“Well with my OBs, [contraception has] always been kind of pushed on me. I think with having more children, with having a bigger family, since like baby number three, it’s like automatically they’re like pushing me into using contraception.”
–Focus group participant
“I just went to the gynecologist in January… I’m… trying to conceive, and when I brought that up I kind of got brushed off.”
–Focus group participant
Sex Education Policy and Provision
Interviewees described variation among school districts in their willingness to provide sex education and their use of evidence-based programs. The student parenting program associated with Erie City School District recently implemented the evidence-based, comprehensive FLASH curriculum.1 At the same time, there is a significant presence of crisis pregnancy centers (CPCs) in schools from elementary through high school that provide more limited “character education.” A stakeholder reported that the CPCs, which usually promote abstinence, receive state, federal, and private funding which enables them to conduct more outreach and programs than the more comprehensive reproductive health care providers. Focus group participants perceived availability of sex education as inconsistent across schools and not necessarily adequate for high school-aged students.
“We worked really hard to get FLASH implemented. Prior to that, [sex ed] was the most ignored curriculum in the district. [Students] only get this program [FLASH] when they get that health class, and we are in a block schedule, so they are not getting this information every year regularly.”
|Initiative: Supporting Erie’s pregnant and parenting students
|The Erie Student Parenting Program, ELECT, assists pregnant and/or parenting middle and high school students in the Erie City School District, charter and prep schools, and other educational programs in Erie, to attain their high school diploma or GED while learning to be parents of healthy babies. Roughly 90 students are enrolled in the program, which provides a wide range of services including: case management; prenatal, family planning, and parenting education; individual and group counseling; and linkages to social services including childcare, transportation, job readiness training, and continuing education. ELECT also has an initiative to promote breastfeeding among teen parents, a doula program to accompany teens to appointments and during the delivery, and a home visiting program to establish individual goals with each student. During the 2017-2018 school year, about 5.4% of the program’s participants had repeat pregnancies, down from 8% in 2015-2016. Average excused absences also decreased from 48% to 30%. In addition, ELECT’s participant graduation rate was 91% in 2016-2017, up from 85% the prior year.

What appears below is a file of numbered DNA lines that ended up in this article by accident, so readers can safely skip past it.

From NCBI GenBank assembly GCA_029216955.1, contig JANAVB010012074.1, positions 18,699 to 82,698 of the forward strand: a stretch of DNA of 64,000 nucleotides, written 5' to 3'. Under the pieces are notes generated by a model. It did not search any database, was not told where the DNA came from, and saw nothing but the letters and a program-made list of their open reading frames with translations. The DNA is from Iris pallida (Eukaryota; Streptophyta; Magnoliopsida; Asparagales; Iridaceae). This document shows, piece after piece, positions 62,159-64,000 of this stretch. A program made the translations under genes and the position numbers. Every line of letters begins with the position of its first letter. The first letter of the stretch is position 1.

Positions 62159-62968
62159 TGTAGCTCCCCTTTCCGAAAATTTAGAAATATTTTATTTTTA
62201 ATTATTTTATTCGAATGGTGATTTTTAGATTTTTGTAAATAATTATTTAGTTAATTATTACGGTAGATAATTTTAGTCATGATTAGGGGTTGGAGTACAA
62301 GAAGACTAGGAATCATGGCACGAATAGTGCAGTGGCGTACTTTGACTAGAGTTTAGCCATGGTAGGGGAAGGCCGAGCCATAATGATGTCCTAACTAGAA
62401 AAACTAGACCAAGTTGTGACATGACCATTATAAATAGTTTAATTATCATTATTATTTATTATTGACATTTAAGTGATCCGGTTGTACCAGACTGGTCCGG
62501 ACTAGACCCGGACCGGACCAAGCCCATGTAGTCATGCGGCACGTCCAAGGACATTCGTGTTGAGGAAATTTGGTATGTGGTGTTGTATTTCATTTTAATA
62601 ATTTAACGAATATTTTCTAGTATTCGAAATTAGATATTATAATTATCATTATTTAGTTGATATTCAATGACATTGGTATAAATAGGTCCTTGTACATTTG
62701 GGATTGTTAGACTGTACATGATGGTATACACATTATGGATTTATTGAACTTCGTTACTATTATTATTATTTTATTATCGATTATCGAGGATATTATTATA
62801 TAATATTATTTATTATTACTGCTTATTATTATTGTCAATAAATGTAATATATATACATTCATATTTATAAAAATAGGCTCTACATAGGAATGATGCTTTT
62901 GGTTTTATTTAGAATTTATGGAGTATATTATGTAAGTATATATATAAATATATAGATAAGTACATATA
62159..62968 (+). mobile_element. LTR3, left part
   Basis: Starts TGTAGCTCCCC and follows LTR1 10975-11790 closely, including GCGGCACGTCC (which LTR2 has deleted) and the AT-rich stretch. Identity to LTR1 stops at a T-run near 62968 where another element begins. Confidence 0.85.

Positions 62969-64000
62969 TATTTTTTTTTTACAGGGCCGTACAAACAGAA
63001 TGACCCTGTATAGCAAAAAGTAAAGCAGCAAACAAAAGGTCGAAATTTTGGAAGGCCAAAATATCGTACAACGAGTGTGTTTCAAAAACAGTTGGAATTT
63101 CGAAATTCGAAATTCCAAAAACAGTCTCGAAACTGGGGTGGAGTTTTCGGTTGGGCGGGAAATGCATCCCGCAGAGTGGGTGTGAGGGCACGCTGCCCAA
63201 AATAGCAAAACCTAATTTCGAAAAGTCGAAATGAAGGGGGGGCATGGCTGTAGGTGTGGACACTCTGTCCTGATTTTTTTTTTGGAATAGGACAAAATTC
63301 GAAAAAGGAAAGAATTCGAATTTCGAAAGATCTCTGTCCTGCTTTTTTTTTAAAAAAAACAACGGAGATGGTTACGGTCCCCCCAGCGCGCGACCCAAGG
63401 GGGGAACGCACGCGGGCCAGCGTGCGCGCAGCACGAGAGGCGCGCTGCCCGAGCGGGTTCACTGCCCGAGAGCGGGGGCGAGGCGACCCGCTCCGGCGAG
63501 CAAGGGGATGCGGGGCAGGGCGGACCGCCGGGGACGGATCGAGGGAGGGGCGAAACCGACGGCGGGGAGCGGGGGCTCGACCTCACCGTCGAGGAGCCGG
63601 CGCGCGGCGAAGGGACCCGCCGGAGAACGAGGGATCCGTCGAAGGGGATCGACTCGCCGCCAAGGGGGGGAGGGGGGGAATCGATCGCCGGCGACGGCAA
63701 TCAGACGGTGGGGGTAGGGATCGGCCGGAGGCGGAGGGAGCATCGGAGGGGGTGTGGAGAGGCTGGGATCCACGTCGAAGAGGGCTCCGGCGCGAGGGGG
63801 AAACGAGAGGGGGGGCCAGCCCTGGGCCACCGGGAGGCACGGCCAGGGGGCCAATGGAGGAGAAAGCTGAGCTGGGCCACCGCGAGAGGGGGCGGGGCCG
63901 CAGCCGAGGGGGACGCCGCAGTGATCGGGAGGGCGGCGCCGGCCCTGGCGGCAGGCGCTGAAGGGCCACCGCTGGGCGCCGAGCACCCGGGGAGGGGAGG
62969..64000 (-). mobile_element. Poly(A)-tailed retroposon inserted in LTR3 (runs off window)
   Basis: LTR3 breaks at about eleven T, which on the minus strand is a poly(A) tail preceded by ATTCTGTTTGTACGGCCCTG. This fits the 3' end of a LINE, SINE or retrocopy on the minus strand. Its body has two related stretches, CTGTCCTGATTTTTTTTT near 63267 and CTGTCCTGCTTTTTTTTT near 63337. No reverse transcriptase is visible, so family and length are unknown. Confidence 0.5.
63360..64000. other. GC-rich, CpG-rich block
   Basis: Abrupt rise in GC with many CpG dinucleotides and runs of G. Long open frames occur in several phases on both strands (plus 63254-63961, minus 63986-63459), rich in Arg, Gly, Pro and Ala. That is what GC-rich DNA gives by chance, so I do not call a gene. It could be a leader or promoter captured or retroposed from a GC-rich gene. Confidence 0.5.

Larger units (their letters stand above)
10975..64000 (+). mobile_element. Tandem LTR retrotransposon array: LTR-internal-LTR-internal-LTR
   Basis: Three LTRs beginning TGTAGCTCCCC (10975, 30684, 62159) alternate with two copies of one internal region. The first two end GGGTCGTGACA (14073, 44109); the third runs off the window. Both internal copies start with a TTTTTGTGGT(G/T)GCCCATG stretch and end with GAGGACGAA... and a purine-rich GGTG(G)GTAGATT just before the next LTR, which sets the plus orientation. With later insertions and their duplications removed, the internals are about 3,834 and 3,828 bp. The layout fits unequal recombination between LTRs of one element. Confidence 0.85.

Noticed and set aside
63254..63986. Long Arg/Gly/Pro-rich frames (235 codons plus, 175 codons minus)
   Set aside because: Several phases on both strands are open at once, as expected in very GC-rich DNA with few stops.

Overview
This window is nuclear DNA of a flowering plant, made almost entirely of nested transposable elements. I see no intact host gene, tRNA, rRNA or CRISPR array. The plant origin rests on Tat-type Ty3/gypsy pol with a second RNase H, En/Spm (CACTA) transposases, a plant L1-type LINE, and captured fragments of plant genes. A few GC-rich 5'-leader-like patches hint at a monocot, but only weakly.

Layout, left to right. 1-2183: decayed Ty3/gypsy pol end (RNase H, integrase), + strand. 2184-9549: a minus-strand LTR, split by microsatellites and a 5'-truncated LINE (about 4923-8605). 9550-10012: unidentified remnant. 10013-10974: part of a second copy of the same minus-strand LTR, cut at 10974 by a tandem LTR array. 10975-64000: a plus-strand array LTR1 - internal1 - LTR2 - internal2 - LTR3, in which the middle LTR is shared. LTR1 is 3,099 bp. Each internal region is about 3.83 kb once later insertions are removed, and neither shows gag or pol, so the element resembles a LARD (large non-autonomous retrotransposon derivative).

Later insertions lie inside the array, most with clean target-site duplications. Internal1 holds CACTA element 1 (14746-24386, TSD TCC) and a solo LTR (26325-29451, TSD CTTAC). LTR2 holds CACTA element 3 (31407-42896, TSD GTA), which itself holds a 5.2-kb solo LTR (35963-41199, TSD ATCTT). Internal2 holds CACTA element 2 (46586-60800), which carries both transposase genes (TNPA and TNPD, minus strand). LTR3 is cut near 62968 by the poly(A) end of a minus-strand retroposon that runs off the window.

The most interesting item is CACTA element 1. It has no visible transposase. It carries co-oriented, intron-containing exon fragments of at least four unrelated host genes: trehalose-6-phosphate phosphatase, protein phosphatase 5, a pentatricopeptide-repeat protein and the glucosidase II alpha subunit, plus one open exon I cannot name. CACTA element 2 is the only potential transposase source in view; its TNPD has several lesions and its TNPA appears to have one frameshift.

Religious and Cultural Factors
Erie County, including the city, has a large Roman Catholic population, and the church’s policies on family planning and abortion have influenced the health care and educational systems. The Catholic Diocese of Erie includes 12 northwestern Pennsylvania counties in addition to Erie, and claims 202,000 members, almost half of whom are in Erie County. Although Erie County’s formerly-Catholic hospital, St. Vincent, no longer has a religious affiliation,2 some interviewees and focus group participants were unsure whether all faith-based restrictions on care, such as limits on sterilization, have been eliminated. More broadly, Catholic and Evangelical Christian opposition to abortion is reflected in the community, with focus group participants stating that people are “closed off” and reticent to discuss abortion, and to some degree, contraception and other reproductive health issues.
Members of the extremely diverse refugee and immigrant communities in Erie have a wide variety of religious affiliations and beliefs, with varied preferences related to reproductive health care. The health center that provides culturally competent care predominantly to refugees provides referrals to the full range of reproductive health care, including family planning and abortion services. Staff noted that it was rare for patients to seek abortion services, but they had provided referrals when asked.
Specialized Services for Erie’s Refugee Communities
The local health care system is focused on meeting the health and family planning needs of a significant refugee population.